MR imaging of the foot and ankle: patterns of bone marrow signal abnormalities. Eur Radiol 12:416–426
9. Weishaupt D, Schweitzer ME, Alam F, Karasick D, Wapner K (1999) MR imaging of inflammatory joint diseases of the foot and ankle. Skeletal Radiol 28:663–669
10. Zanetti M, De Simoni C, Wetz H, Zollinger H, Hodler J (1997) Magnetic resonance imaging of injuries to the ankle joint: can it predict clinical out-come? Skeletal Radiol 26:82–88 11. Miller TT, Staron RB, Feldman F,
Parisien M, Glucksman WJ, Gandolfo LH (1995) The symptomatic accessory tarsal navicular bone: assessment with MR imaging. Radiology 195:849–853
12. Morrison WB, Carrino JA, Schweitzer ME, Sanders TG, Raiken DP, Johnson CE (2001) Subtendinous bone marrow edema patterns on MR images of the ankle: association with symp-toms and tendinopathy. AJR Am J Roentgenol 176:1149–1154 13. Zanetti M, Steiner CL, Seifert B,
Hodler J (2002) Clinical outcome of edema-like bone marrow abnormalities of the foot. Radiology 222:184–188 14. Lohman M, Kivisaari A, Vehmas T, Kallio P, Malmivaara A, Kivisaari L (2001) MRI abnormalities of foot and ankle in asymptomatic, physically active individuals. Skeletal Radiol 30:61–66
15. Carrino JA, Blum J, Parellada JA, Schweitzer ME, Morrison WB (2006) MRI of bone marrow edema-like signal in the pathogenesis of subchondral cysts. Osteoarthritis Cartilage 14: 1081–1085
16. Zanetti M, Bruder E, Romero J, Hodler J (2000) Bone marrow edema pattern in osteoarthritic knees: correlation between MR imaging and histologic findings. Radiology 215:835–840 17. Lazzarini KM, Troiano RN, Smith RC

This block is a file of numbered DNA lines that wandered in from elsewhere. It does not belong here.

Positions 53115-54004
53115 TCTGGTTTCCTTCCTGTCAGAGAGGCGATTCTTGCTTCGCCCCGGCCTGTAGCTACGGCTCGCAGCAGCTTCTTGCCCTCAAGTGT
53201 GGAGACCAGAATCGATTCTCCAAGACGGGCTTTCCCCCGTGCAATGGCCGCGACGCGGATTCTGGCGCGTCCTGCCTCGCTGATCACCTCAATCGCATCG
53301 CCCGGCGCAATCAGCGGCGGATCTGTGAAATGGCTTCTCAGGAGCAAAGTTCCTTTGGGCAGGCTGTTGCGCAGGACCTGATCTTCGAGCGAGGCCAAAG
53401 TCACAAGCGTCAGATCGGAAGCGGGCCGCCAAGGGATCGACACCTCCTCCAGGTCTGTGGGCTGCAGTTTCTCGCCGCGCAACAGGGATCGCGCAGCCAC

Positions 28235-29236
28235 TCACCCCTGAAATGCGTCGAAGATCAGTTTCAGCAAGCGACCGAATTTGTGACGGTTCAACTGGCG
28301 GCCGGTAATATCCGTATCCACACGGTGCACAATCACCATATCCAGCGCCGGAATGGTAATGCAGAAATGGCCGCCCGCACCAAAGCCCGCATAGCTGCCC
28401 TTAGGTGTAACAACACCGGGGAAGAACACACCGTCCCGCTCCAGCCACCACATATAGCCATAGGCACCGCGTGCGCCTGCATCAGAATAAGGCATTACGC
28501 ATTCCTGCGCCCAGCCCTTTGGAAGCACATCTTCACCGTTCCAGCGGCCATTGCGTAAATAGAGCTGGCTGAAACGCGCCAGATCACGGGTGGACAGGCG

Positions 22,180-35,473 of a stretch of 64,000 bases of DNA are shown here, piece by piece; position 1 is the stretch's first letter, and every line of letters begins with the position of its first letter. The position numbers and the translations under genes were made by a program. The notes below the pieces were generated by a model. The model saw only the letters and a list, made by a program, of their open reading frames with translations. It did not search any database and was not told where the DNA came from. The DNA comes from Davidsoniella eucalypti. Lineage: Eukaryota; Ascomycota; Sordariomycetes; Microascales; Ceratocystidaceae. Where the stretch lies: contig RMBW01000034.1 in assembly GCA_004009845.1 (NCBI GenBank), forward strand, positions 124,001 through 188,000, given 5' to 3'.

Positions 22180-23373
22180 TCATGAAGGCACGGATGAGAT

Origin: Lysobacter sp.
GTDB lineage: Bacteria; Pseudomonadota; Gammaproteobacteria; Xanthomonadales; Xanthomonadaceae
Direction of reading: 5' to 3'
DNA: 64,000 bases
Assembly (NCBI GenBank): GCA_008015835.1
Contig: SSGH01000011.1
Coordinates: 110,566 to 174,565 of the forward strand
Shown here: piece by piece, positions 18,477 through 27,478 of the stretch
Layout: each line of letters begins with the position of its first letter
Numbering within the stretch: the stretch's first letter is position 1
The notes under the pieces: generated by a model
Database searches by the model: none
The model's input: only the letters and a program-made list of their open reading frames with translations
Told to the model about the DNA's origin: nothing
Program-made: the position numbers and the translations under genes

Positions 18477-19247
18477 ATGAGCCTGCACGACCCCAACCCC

(1997) Can running cause the appear-ance of marrow edema on MR images of the foot and ankle? Radiology 202:540–542
18. Schueller-Weidekamm C, Schueller G, Uffmann M, Bader TR (2006) Does marathon running cause acute lesions of the knee? Evaluation with magnetic resonance imaging. Eur Radiol 16:2179–2185
19. Shabshin N, Schweitzer ME, Morrison WB, Carrino JA, Keller MS, Grissom LE (2006) High-signal T2 changes of the bone marrow of the foot and ankle in children: red marrow or traumatic changes? Pediatr Radiol 36:670–676
20. Steiner RM, Mitchell DG, Rao VM, Schweitzer ME (1993) Magnetic resonance imaging of diffuse bone marrow disease. Radiol Clin North Am 31:383–409
21. Pal CR, Tasker AD, Ostlere SJ, Watson MS (1999) Heterogeneous signal in bone marrow on MRI of children’s feet: a normal finding? Skeletal Radiol 28:274–278
22. Fleming JL 2nd, Dodd L, Helms CA (2005) Prominent vascular remnants in the calcaneus simulating a lesion on MRI of the ankle: findings in 67 patients with cadaveric correlation. AJR Am J Roentgenol 185:1449–1452 23. Reinus WR, Fischer KC, Ritter JH
(1994) Painful transient tibial edema. Radiology 192:195–199